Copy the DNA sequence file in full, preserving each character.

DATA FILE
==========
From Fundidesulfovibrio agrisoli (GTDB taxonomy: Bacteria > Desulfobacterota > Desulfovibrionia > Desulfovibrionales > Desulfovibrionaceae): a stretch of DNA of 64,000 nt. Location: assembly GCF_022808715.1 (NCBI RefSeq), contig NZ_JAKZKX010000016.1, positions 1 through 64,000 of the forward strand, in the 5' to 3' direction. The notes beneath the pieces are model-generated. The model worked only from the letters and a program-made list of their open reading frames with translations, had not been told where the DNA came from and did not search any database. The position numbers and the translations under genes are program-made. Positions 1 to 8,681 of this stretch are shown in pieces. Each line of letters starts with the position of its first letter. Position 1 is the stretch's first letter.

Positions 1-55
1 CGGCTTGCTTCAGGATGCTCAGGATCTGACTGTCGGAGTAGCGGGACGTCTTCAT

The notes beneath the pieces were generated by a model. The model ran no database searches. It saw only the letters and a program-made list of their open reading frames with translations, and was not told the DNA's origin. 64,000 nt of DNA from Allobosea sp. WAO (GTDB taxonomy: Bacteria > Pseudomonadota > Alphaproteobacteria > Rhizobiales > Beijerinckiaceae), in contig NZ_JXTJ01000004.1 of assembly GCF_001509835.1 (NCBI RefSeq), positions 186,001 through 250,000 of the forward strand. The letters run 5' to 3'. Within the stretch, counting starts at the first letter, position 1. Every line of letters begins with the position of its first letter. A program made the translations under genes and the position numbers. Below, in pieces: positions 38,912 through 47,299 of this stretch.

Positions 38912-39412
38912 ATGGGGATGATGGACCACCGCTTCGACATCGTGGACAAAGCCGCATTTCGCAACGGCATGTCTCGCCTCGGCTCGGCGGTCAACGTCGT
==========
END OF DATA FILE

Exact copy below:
From Fundidesulfovibrio agrisoli (GTDB taxonomy: Bacteria > Desulfobacterota > Desulfovibrionia > Desulfovibrionales > Desulfovibrionaceae): a stretch of DNA of 64,000 nt. Location: assembly GCF_022808715.1 (NCBI RefSeq), contig NZ_JAKZKX010000016.1, positions 1 through 64,000 of the forward strand, in the 5' to 3' direction. The notes beneath the pieces are model-generated. The model worked only from the letters and a program-made list of their open reading frames with translations, had not been told where the DNA came from and did not search any database. The position numbers and the translations under genes are program-made. Positions 1 to 8,681 of this stretch are shown in pieces. Each line of letters starts with the position of its first letter. Position 1 is the stretch's first letter.

Positions 1-55
1 CGGCTTGCTTCAGGATGCTCAGGATCTGACTGTCGGAGTAGCGGGACGTCTTCAT

The notes beneath the pieces were generated by a model. The model ran no database searches. It saw only the letters and a program-made list of their open reading frames with translations, and was not told the DNA's origin. 64,000 nt of DNA from Allobosea sp. WAO (GTDB taxonomy: Bacteria > Pseudomonadota > Alphaproteobacteria > Rhizobiales > Beijerinckiaceae), in contig NZ_JXTJ01000004.1 of assembly GCF_001509835.1 (NCBI RefSeq), positions 186,001 through 250,000 of the forward strand. The letters run 5' to 3'. Within the stretch, counting starts at the first letter, position 1. Every line of letters begins with the position of its first letter. A program made the translations under genes and the position numbers. Below, in pieces: positions 38,912 through 47,299 of this stretch.

Positions 38912-39412
38912 ATGGGGATGATGGACCACCGCTTCGACATCGTGGACAAAGCCGCATTTCGCAACGGCATGTCTCGCCTCGGCTCGGCGGTCAACGTCGT